.
.
.
.

Kremlin says NATO diplomatic expulsions undermine hope for relations, dialogue

Published: Updated:

The Kremlin said on Thursday NATO’s move to cut the size of Russia’s diplomatic mission almost completely undermined its hopes that relations could be normalized and dialogue resumed with the US-led alliance.

NATO expelled eight members of Russia’s mission to the alliance who were “undeclared Russian intelligence officers”, a NATO official said on Wednesday, the latest blow to East-West ties that are already at post-Cold War lows.

For all the latest headlines follow our Google News channel online or via the app.

“There is an obvious inconsistency in statements by NATO representatives about their desire to normalize relations with our country and in their actual actions,” Kremlin spokesperson Dmitry Peskov told reporters.

Peskov said NATO’s actions did not suggest relations could be normalized and dialogue resumed. “In fact, these prospects are almost completely undermined.”

Sky News reported that Moscow’s mission to NATO headquarters in Brussels would be halved “in response to suspected malign Russian activities, including killings and espionage”.

Reuters was not able to confirm the reasons cited by Sky News for the reduction of the Russian delegation.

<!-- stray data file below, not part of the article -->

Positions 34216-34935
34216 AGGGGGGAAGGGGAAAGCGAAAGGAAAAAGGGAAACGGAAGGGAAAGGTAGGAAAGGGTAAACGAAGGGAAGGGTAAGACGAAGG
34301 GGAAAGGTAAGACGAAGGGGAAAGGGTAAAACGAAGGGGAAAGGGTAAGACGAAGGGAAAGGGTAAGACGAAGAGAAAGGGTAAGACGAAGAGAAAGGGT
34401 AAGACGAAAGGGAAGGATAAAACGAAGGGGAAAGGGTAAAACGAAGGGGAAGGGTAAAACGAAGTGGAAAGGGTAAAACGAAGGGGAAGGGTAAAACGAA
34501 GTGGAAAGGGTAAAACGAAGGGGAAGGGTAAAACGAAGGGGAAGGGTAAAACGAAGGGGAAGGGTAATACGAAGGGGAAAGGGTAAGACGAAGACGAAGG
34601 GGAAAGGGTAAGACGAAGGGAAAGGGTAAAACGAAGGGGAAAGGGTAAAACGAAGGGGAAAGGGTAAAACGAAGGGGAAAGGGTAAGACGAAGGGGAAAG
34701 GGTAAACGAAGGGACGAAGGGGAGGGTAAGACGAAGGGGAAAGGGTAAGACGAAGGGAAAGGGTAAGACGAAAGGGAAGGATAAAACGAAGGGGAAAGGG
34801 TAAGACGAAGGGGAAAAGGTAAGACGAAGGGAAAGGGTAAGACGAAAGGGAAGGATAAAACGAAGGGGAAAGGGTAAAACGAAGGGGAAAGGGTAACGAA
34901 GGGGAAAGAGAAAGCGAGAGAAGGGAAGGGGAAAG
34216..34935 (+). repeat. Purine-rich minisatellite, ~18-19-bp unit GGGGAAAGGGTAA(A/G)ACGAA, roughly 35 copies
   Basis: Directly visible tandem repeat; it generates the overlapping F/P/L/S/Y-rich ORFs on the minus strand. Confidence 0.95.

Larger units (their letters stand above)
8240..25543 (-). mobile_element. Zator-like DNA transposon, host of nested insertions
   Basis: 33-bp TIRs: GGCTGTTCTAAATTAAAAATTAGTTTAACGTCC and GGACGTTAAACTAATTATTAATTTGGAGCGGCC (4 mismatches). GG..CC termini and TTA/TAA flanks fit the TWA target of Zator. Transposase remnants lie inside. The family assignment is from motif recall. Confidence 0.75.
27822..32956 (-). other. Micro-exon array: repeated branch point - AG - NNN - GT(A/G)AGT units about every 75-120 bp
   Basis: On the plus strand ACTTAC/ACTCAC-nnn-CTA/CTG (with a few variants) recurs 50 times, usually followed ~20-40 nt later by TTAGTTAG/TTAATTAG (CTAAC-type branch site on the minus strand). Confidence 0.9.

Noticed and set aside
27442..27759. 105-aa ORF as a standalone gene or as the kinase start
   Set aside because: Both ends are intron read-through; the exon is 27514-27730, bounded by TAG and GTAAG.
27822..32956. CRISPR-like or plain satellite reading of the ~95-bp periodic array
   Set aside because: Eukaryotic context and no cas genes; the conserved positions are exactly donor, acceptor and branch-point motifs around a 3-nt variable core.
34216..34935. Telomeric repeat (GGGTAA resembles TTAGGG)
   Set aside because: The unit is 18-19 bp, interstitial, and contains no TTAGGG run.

In 2018, in the wake of the poisoning of former Russian double agent Sergei Skripal in the English city of Salisbury, NATO withdrew agreement for the appointment of seven staff accredited to the Russian mission to the alliance, and denied pending accreditation requests for three others.

The North Atlantic Council, the NATO assembly, also reduced the maximum size of the Russian mission by 10 people from the previous 30.

Russian Deputy Foreign Minister Alexander Grushko on Wednesday accused NATO of duplicity. A pro-Kremlin lawmaker promised that Moscow would retaliate, though not necessarily in kind.

Read more:

Russia to retaliate against NATO expulsion of 8 diplomats: Ifax

Kremlin says hopes for ‘continuity’ in ties with Germany

Top US, Russian generals meet for first time since 2019